Murals For Masterton
In October 2022, we commissioned four murals by leading contemporary artists on Trust-owned buildings in Masterton’s CBD with the aim of bringing Masterton’s CBD to life with colourful, thought-provoking art, accessible to all.
Each of the artists submitted a concept to our arts committee based on Wairarapa’s geographical references – its five rivers, the Tararua Ranges and native flora and fauna.
Inspired by the wonderful Wairarapa rivers and the moments we spend at them this mural captures children participating in a game of skimming stones, an absolute automatic reaction that hits us all when down at the river side. We do not see their faces, identity is not given - leaving the viewer to create their own memory. Earthy tones combine with cultural earthy reds which blend in with the architecture around the wall.
Zoe and Pip (Pippa Keel and Zoe Gillett) were immediately drawn to Wairarapa’s five rivers, home to NZ’s endemic Longfin eels. Water and flow became the basis for their mural concept - the waters of each river weaving together. Within these flowing waters, Zoe and Pip highlight some of the native species that call the rivers and surrounding estuaries home. Snippets of endemic Sea Primrose and other native aquatic plants sit at the water’s edge, drawing the viewer in.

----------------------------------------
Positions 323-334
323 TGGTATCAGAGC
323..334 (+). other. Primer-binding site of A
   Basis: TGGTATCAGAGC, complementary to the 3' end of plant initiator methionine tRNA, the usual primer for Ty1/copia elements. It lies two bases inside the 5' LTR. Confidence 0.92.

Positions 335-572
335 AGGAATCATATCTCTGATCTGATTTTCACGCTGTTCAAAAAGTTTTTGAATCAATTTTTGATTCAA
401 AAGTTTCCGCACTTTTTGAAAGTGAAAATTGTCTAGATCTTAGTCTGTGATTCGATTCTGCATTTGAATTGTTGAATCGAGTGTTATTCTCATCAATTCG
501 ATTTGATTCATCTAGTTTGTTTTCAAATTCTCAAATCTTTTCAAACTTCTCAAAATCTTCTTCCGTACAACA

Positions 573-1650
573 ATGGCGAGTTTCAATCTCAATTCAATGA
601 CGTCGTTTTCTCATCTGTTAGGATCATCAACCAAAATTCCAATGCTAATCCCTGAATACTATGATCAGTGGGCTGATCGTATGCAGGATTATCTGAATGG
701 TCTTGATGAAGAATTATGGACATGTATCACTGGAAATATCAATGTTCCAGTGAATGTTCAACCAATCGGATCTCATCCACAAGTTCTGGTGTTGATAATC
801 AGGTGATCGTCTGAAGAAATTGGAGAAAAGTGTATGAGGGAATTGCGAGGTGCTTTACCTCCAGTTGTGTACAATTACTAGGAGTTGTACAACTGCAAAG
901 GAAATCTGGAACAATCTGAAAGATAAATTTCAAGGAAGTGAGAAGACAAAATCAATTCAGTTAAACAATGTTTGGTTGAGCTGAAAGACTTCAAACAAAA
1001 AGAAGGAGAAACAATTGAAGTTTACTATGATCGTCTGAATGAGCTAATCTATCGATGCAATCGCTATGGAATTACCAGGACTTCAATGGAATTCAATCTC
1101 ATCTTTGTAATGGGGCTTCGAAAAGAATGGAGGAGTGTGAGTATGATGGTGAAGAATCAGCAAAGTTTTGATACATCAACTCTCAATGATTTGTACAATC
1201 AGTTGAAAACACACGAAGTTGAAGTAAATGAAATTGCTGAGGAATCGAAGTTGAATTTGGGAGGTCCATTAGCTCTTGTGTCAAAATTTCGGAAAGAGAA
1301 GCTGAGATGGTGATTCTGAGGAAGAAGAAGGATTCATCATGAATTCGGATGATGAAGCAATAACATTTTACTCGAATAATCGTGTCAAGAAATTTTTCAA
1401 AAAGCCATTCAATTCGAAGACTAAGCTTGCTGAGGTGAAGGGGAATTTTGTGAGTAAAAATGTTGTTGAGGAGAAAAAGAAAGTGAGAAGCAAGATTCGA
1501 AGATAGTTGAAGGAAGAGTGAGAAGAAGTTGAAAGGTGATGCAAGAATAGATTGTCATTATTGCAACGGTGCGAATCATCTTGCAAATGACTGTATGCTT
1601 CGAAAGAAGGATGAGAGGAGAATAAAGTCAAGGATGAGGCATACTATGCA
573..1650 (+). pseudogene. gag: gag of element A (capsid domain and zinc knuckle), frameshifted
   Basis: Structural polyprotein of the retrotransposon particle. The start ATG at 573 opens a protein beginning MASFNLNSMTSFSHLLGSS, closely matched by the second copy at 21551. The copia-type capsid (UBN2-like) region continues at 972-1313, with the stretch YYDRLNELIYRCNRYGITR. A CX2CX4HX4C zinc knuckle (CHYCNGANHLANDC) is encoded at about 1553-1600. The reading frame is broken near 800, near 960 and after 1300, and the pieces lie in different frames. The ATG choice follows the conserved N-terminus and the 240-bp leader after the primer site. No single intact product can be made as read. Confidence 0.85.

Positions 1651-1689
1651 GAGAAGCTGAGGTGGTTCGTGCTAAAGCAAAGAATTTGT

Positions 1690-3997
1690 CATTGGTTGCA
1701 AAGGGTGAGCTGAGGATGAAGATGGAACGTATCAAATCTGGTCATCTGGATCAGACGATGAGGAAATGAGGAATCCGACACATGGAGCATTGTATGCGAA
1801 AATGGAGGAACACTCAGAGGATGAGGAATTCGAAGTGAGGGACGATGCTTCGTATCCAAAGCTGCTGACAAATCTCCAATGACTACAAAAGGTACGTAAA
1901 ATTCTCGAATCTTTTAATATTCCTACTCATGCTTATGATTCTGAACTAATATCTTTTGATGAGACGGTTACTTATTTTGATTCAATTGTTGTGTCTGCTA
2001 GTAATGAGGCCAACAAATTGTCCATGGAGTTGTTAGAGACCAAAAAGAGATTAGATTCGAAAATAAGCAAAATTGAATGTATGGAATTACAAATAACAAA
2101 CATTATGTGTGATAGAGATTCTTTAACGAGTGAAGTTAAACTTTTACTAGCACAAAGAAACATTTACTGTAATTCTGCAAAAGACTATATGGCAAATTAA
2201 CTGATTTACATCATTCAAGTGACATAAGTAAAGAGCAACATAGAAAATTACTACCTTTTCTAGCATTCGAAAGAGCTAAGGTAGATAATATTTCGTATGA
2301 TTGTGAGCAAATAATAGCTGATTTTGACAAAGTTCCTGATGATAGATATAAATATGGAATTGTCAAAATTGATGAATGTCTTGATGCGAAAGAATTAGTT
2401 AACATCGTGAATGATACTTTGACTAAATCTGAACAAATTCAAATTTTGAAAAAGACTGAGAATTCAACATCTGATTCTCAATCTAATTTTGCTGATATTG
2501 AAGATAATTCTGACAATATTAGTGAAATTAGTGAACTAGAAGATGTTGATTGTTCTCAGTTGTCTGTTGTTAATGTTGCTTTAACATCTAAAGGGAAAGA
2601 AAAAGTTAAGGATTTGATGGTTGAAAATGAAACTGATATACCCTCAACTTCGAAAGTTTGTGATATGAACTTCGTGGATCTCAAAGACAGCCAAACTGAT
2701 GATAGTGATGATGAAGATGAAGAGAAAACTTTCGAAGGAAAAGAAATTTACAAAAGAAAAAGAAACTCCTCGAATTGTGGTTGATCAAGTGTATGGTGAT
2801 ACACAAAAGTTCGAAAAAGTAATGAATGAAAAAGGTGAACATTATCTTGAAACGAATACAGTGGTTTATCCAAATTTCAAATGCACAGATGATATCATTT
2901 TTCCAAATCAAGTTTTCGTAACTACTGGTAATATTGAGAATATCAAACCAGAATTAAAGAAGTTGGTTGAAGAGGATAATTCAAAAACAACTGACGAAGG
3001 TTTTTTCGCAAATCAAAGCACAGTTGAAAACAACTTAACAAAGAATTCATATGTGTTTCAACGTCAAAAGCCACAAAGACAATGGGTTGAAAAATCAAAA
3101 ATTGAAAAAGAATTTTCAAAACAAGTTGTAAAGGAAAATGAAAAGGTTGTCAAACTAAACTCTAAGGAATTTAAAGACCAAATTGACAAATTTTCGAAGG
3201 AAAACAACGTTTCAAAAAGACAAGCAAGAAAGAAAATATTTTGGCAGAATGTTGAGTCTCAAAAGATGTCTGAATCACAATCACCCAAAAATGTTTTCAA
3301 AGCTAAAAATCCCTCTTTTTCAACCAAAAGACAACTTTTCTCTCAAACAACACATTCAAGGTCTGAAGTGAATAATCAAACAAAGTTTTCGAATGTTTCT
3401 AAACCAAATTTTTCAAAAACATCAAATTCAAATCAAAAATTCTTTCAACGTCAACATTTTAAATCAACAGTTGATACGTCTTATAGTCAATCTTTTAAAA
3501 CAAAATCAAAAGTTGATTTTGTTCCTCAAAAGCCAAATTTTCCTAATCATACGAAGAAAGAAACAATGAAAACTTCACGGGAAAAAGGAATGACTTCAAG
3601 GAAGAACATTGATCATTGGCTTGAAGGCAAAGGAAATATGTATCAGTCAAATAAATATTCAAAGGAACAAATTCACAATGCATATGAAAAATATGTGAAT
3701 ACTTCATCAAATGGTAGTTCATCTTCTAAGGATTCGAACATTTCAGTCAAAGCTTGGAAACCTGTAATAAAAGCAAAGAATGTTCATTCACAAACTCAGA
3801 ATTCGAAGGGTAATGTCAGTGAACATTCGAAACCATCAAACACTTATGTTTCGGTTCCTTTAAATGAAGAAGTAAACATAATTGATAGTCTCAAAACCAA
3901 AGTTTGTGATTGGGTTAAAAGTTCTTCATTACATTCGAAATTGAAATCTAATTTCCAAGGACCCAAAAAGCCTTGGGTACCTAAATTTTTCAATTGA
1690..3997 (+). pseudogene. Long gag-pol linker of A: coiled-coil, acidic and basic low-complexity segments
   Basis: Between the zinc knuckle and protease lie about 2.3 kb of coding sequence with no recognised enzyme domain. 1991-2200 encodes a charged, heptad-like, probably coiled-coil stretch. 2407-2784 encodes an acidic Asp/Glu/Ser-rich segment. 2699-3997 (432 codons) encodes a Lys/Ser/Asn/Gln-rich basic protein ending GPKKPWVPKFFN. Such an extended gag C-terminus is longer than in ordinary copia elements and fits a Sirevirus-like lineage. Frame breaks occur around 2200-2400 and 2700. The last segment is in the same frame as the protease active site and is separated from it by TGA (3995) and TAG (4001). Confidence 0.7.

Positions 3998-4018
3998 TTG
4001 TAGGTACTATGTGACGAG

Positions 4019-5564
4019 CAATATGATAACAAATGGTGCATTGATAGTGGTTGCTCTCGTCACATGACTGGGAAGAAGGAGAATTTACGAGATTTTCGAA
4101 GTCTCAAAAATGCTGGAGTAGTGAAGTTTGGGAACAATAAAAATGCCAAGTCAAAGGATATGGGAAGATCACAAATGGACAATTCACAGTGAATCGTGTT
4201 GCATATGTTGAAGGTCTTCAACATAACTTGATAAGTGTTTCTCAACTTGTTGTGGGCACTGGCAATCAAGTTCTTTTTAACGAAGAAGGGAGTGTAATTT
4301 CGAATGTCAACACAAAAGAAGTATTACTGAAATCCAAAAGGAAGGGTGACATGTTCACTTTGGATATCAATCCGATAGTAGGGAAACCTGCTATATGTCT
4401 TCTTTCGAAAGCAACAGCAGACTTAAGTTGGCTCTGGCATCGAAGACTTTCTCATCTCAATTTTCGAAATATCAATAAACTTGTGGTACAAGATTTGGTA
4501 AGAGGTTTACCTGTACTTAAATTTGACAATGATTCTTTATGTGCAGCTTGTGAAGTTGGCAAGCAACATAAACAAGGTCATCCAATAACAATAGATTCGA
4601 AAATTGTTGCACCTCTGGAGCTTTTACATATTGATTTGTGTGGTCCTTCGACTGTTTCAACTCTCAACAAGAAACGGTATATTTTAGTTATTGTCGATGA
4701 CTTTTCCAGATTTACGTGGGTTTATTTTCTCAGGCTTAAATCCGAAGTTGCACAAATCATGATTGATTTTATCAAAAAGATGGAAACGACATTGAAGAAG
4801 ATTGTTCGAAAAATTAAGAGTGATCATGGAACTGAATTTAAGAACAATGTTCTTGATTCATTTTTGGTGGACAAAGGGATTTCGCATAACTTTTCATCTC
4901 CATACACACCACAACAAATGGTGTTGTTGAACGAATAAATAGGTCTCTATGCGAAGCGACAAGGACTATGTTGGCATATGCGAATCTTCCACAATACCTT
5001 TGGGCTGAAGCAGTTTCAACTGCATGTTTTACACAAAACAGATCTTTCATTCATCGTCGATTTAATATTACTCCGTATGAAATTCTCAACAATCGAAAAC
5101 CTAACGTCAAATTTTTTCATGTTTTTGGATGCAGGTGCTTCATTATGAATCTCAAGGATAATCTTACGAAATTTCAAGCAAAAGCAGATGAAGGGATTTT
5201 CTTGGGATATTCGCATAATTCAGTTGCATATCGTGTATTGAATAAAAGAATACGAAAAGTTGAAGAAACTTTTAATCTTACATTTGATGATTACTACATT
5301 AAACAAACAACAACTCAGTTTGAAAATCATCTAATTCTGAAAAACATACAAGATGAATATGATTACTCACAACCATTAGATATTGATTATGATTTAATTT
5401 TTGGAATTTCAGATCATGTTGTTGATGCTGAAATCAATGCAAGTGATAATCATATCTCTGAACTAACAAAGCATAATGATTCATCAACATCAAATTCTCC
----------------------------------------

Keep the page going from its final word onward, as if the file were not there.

Sean chose the Ruru (Morepork) as the centre piece for his mural. He says they’re just the best birds that cruise around the Wairarapa. The Ruru is adorned with native plants which are used in traditional Māori medicine and these grow around the region too. The orangey brown wood-like surround gives the sense of a living frame where plants weave in and out creating depth.
The Huia – last sighted in the Wairarapa region dominates the left of the artwork facing the beloved North Island Kōkako on the right. This artwork pays homage to what we once had in the form of our Huia, while paying respect to the success story of the now thriving North Island Kōkako, thanks to Pūkaha National Wildlife Centre at Mt Bruce. The brightly blue coloured manu is surrounded in native Karo flowers, leaves and fruit, a favourite food source for the Kōkako. In Māori myth, the Kōkako...